7 Behold, verily I say unto you, there are hypocrites among you, who have deceived some, which has given the adversary power; but behold such shall be reclaimed;

verse 7 “such shall be reclaimed” The deceived or disillusioned shall be reclaimed, but not the deceivers, for the unrepentant hypocrites and pretenders will be cut off from Christ and his Church either in this life or the next (see the following verse).

8 But the hypocrites shall be detected and shall be cut off, either in life or in death, even as I will; and wo unto them who are cut off from my church, for the same are overcome of the world.

verse 8 “the same are overcome of the world” Once an individual is cut off from the Lord’s Church, the spirit is withdrawn, and influences of the world inevitably overtake and dominate them.

9 Wherefore, let every man beware lest he do that which is not in truth and righteousness before me.

verse 9 The spirit of appropriate worship in the Lord’s Church is to be conservative: avoid exaggeration, embellishment, or overly dramatizing. Our religion must be what we really believe, what we really feel, and what we really are—not a role we adopt for church occasions.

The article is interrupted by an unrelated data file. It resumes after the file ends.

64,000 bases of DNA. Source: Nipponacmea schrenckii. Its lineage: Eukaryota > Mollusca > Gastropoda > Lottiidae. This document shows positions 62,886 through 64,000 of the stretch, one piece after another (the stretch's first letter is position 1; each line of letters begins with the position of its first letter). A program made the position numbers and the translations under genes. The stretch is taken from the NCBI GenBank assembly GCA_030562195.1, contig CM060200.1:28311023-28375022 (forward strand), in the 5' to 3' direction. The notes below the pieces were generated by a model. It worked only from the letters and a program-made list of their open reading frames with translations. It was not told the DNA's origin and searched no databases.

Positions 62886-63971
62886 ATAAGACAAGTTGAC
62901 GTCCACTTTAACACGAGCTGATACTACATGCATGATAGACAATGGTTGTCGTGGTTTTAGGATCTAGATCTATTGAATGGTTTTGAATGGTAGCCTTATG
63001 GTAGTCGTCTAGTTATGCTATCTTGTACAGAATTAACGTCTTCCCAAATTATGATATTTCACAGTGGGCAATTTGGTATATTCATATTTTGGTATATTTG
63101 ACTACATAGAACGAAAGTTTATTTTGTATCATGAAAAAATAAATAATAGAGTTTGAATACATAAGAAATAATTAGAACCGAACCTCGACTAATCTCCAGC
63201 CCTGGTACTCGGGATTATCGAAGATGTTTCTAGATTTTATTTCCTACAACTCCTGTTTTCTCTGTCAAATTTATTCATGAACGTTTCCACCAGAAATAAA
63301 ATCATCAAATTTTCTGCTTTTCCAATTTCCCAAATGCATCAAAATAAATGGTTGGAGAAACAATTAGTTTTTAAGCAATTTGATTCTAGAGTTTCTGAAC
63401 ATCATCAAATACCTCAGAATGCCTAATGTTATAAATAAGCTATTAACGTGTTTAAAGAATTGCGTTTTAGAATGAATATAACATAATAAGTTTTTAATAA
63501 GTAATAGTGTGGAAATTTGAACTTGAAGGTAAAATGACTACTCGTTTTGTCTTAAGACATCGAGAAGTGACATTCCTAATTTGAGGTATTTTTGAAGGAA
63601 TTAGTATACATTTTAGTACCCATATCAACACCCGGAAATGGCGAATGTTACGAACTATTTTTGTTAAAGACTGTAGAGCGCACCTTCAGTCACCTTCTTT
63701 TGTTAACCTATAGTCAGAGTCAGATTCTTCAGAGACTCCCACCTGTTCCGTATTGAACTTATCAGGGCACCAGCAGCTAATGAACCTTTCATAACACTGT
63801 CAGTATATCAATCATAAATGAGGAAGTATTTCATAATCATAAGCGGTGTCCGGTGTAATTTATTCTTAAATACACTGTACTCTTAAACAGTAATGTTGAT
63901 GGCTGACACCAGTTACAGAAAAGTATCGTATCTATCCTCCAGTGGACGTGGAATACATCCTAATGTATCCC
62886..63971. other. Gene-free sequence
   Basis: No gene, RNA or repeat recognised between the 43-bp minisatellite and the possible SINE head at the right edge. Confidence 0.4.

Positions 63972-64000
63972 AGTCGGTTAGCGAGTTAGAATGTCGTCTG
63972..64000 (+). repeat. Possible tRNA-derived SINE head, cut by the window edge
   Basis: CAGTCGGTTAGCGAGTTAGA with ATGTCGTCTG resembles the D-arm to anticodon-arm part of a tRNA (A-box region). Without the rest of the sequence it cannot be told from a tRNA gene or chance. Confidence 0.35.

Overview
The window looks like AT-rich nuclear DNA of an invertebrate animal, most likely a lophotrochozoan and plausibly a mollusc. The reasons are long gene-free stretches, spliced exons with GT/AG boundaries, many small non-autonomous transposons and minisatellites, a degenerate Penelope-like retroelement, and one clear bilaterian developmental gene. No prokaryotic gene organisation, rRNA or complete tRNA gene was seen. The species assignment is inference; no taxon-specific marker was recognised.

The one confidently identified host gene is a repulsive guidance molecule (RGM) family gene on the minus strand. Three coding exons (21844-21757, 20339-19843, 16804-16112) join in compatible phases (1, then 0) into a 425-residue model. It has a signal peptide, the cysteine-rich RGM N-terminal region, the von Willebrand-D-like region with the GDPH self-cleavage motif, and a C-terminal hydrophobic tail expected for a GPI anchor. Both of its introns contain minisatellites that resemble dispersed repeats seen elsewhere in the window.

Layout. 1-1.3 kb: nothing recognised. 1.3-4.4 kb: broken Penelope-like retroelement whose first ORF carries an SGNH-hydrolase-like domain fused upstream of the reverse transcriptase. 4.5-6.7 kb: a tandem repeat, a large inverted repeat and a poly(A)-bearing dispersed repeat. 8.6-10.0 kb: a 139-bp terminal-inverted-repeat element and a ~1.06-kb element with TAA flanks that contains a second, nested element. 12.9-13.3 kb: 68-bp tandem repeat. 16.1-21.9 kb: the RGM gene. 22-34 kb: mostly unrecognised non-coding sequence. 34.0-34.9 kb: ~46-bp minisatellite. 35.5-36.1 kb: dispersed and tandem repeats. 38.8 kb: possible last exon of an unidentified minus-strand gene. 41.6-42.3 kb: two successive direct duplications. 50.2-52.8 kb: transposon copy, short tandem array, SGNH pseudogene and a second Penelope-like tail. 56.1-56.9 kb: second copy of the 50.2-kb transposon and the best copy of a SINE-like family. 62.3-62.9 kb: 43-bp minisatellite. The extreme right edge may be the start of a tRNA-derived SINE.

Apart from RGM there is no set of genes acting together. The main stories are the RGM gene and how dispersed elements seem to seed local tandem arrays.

10 And now come, saith the Lord, by the Spirit, unto the elders of his church, and let us reason together, that ye may understand;

verse 10 “let us reason together” We have previously commented on this phrase (see the commentary for D&C 45:10). The Lord has an agenda for each of us. It is, above all else, that he wants to live with us forever after this life. He wants us home. When he reasons with us, his intent is not to face us with cold and unbiased logic. Rather, it is to attempt to convince us of the eternal benefits of becoming and remaining his people. He will do all he can, within the limits placed on him by our needing a fully mortal experience, to ensure that we have every chance to get home.

11 Let us reason even as a man reasoneth one with another face to face.

verse 11 In this verse the Lord indicates the personal, one-on-one relationship he would like to maintain with each of his children.

12 Now, when a man reasoneth he is understood of man, because he reasoneth as a man; even so will I, the Lord, reason with you that you may understand.

verses 12 The Lord wants us to clearly understand his counsel, hence he condescends to reason with us on our level. “Behold, I am God and have spoken it; these commandments are of me, and were given unto my servants in their weakness, after the manner of their language, that they might come to understanding” (D&C 1:24).